Notre Dame students are protesting the Vice President’s commencement speech

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Notre Dame seniors will stage a walkout to protest Vice President Mike Pence’s commencement speech at the Indiana university on Sunday. Students say they are expressing solidarity with LGBTQ, undocumented, low-income, and female students affected by Pence’s policies.

Students plan to stand up when Pence begins speaking and quietly leave the ceremony. Fifty to 100 people could walk out on Sunday, student organizers say. Protesters are using the hashtag #WalkOutND to bring attention to the protest on social media.

“During his time as governor of the state of Indiana and now as a Vice-President, Pence has targeted the civil rights protections of members of LBGT+ community, rejected the Syrian refugee resettlement program, supported an unconstitutional ban of religious minorities, and fought against sanctuary cities,” said the student activist group organizing the protest, We StaND For, in a statement explaining its decision to stage the walkout. “All of these policies have marginalized our vulnerable sisters and brothers for their religion, skin color, or sexual orientation.”

Some media outlets have portrayed students’ decision to protest as an example of progressive young people fearing political disagreement. The Washington Times wrote, “Members of the ‘The Fighting Irish’s’ class of 2017 are frightened by Mr. Pence and have started a ‘#NotMyCommencementSpeaker’ campaign against his May 21 address.”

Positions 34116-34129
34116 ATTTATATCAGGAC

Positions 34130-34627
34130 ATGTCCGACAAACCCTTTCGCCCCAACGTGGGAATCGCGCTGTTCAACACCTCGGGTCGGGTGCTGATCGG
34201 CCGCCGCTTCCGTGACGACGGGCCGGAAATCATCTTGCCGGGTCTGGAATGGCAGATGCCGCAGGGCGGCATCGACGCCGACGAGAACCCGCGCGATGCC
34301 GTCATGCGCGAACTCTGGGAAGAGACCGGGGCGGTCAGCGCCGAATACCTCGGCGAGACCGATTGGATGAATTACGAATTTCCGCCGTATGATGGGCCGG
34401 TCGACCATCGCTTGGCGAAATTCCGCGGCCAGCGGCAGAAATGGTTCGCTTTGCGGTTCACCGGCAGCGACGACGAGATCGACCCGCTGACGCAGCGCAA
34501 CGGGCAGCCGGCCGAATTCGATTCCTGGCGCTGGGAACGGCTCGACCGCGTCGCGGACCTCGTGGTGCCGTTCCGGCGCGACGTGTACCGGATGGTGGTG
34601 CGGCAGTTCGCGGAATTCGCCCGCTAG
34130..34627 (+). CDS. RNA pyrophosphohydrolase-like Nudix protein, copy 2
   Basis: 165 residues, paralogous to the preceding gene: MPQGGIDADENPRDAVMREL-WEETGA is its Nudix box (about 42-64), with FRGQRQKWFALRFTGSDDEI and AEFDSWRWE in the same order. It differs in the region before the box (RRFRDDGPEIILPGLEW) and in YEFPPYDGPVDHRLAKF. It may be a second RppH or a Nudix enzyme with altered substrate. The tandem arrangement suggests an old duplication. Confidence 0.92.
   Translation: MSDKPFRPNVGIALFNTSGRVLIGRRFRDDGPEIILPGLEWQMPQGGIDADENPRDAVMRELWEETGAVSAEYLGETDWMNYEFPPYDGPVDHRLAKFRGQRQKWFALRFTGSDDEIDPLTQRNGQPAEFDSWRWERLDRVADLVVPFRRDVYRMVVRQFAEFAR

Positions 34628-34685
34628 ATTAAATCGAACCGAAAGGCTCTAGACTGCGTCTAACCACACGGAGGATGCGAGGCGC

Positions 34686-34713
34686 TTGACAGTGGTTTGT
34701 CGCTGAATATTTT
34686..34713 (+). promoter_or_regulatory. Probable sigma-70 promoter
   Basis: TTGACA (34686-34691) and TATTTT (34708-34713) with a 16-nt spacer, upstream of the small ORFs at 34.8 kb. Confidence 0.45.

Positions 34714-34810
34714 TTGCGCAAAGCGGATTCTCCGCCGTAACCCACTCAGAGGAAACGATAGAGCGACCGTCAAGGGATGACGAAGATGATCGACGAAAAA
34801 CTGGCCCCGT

But Bryan Ricketts, one of the We StaND For student organizers, said “it’s a very legitimate thing for people to be scared” of the vice president.

“Some students are undocumented and some parents are driving to see their kid graduate because they can’t get on a plane,” Ricketts told ThinkProgress.

Ricketts also said the university administration has not resisted their protest. “They know we intend to express our disagreement in a way that is respectful but we also want a commencement that respects us.”

He said the protest would not be comparable to President Barack Obama’s Notre Dame commencement speech in 2009, when a heckler interruptedObama and another protester shouted during his speech.

Ricketts added that alumni have been very supportive of the protest. Over 1,700 alumni signed a letter expressing disappointment in the decision to choose Pence as a commencement speaker.

Local groups will also protest Pence’s speech, but will do so off campus. The state and local organizations involved in these protests include We Go High!, South Bend Equality, and Michiana Alliance for Democracy. South Bend Equality will protest near campus, at Angela Blvd. and Notre Dame Ave.